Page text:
Limitation of Subject Matter for an Article V Convention

Natelson Video on Article V


Taking Arkansas by Storm

 

COS state leaders, district captains, volunteers and supporters are all invited and encouraged to attend. The primary purpose is to motivate our team to get ready for the 2017 legislative session. The second meeting is at 4:30pm to 6:30pm for legislators and state leaders only. The purpose is to motivation and energize the legislators to support our resolution in the 2017 legislative session. Tom Coburn will address both groups. Senator Stubblefield and Representatives Lundstrum and Ballinger will host the legislative event at 4:30pm.



Tuesday, November 1, 2016 

Address: 3 Statehouse Plaza, Little Rock, AR 72201

When: 1:00pm 

Where: Conway Room.

Senator Tom Coburn will be present to talk to us about his experience as a United States Senator and why he believes that the Convention of States Project is the only "real" hope to save our constitutional republic. Make plans to be there to kick off our grassroots movement for 2017.

Remember "A small group of people depending on God can change this nation" Michael Farris

14 reasons why this is the worst Congress ever

This week, the House of Representatives voted to repeal the Affordable Care Act. On its own, such a vote would be unremarkable. Republicans control the House, they oppose President Obama’s health reform law, and so they voted to get rid of it.

But here’s the punchline: This was the 33rdtime they voted to repeal the Affordable Care Act.

Holding that vote once makes sense. Republicans had promised that much during the 2010 campaign. But 33 times? If doing the same thing twice and expecting a different result makes you insane, what does doing the same thing 33 times and expecting a different result make you?

Well, it makes you the 112th Congress.

Hating on Congress is a beloved American tradition. Hence Mark Twain's old joke, “Reader, suppose you were an idiot. And suppose you were a member of Congress. But I repeat myself.” But the 112th Congress is no ordinary congress. It’s a very bad, no good, terrible Congress. It is, in fact, one of the very worst congresses we have ever had. Here, I’ll prove it:

Click here to read more from The Washington Post


Eight problems with Common Core Standards

I don’t remember what I said, but it was probably some version of what I’ve long taken for granted: Most people think that whatever they and the people they like happen to know, everybody else should be required to know.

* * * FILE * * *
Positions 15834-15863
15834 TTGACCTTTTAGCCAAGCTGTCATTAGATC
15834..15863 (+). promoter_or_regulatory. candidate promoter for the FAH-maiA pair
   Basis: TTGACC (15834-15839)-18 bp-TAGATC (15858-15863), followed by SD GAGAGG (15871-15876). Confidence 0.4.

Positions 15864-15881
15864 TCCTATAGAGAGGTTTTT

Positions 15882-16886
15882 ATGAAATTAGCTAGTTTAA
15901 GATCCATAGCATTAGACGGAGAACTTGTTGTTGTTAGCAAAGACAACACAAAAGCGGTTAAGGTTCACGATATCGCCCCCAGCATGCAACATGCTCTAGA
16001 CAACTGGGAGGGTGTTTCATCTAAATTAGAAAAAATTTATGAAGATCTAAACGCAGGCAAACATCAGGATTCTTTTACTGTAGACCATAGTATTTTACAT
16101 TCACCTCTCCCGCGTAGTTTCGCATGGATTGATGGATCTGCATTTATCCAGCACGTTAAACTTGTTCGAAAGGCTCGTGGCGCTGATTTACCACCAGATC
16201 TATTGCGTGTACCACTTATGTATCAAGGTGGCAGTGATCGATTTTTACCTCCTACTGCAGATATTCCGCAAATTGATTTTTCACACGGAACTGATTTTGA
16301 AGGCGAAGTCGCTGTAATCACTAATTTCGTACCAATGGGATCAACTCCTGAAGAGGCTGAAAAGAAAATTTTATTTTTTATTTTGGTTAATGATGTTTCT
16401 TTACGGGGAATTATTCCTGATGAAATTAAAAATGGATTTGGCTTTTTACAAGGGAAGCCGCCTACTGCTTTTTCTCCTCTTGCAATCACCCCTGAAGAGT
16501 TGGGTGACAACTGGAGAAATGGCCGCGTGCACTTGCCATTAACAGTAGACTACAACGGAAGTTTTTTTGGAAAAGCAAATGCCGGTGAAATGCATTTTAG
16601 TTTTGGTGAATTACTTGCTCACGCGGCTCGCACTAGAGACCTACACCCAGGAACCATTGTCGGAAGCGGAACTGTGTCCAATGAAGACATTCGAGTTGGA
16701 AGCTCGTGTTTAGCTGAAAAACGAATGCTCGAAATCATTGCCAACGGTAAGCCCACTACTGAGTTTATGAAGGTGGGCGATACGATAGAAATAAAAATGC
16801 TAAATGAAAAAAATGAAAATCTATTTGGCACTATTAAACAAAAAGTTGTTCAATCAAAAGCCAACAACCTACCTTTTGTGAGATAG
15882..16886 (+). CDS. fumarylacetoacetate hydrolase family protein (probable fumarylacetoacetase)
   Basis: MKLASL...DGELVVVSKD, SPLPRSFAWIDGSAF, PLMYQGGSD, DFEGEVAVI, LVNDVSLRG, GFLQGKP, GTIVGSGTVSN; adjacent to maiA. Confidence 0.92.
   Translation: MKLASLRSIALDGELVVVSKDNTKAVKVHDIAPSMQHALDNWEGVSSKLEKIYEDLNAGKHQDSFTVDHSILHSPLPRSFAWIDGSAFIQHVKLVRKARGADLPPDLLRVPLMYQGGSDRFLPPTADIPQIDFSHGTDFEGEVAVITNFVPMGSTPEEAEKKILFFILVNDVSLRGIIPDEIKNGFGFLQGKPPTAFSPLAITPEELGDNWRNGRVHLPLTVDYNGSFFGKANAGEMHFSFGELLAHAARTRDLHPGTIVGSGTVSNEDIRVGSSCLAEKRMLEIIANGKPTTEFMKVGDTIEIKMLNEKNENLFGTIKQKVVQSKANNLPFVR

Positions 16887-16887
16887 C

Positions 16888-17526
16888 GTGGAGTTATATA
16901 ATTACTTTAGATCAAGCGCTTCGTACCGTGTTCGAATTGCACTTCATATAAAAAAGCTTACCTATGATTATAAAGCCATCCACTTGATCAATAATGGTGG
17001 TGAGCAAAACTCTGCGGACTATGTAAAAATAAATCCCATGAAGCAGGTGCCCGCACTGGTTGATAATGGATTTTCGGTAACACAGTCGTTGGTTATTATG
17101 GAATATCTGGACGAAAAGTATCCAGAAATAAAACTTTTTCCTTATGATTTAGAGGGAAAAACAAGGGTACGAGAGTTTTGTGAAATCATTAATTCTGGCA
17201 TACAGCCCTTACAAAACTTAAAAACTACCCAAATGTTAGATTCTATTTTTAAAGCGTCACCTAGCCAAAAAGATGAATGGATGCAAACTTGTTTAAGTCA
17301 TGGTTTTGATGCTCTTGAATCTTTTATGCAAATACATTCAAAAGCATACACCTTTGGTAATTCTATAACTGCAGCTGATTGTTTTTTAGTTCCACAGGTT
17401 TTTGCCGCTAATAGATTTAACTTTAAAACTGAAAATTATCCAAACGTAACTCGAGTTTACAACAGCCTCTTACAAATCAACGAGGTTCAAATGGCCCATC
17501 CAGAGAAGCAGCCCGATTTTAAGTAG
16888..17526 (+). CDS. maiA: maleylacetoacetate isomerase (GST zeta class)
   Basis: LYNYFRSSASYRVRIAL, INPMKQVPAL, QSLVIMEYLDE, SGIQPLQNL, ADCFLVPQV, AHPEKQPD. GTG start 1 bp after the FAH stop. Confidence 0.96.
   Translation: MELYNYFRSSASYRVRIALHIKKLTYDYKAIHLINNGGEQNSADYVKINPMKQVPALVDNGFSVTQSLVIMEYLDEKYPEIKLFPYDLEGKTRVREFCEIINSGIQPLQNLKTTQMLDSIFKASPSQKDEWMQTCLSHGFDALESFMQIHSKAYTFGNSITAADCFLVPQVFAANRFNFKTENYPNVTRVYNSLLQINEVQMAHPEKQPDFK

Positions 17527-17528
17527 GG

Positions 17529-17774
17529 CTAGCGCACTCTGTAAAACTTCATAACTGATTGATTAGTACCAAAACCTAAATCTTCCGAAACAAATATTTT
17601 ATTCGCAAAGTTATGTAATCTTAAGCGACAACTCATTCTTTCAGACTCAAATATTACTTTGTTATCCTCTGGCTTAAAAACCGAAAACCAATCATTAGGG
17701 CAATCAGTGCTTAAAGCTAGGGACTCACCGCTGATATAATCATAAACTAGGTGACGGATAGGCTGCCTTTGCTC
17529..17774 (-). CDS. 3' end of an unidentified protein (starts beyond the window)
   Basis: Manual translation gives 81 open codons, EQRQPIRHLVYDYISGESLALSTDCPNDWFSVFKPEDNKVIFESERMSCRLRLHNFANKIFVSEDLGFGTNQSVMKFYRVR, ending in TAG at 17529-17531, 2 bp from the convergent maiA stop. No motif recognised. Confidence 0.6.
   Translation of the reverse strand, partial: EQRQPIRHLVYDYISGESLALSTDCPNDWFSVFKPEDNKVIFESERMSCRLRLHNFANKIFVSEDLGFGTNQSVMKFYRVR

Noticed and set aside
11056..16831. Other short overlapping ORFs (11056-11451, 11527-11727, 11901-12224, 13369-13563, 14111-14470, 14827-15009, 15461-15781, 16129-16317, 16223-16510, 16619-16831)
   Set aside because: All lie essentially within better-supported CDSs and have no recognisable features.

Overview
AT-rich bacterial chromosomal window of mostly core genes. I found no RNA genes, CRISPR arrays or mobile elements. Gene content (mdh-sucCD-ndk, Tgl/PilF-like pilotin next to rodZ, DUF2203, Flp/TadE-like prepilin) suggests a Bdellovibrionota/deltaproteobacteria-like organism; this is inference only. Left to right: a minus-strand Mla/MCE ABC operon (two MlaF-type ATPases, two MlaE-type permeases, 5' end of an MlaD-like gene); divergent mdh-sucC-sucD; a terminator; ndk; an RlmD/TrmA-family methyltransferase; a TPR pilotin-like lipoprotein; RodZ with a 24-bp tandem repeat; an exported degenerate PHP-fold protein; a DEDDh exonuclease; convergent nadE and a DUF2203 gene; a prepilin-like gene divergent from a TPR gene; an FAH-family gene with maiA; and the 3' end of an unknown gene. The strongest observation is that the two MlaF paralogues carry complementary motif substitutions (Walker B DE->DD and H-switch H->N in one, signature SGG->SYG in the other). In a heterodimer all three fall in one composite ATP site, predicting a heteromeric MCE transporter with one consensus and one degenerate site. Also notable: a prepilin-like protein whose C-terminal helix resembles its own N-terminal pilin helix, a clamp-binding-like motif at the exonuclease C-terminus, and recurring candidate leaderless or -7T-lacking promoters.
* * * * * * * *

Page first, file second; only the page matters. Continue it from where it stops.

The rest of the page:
In education, of course, what it’s assumed that everybody should be required to know is called “the core.” Responsibility for teaching the core is divvied up between teachers of math, science, language arts, and social studies.

Variously motivated corporate interests, arguing that the core was being sloppily taught, organized a behind-the-scenes campaign to super-standardize it. They named their handiwork the Common Core State Standards to hide the fact that it was driven by policymakers in Washington D.C., who have thus far shoved it into every state except Alaska, Minnesota, Nebraska, Texas, and Virginia.

This was done with insufficient public dialogue or feedback from experienced educators, no research, no pilot or experimental programs — no evidence at all that a floor-length list created by unnamed people attempting to standardize what’s taught is a good idea.

It’s a bad idea. Ignore the fact that specific Common Core State Standards will open up enough cans of worms to keep subject-matter specialists arguing among themselves forever. Consider instead the merit of Standards from a general perspective:

Click here to read more from The Washington Post


We know the rules: Congress does not control a Convention of States

Two false claims have been peddled by Convention of States opponents in recent months: 1) we cannot know the rules that would govern a convention and 2) Congress would control the rulemaking process.

Read more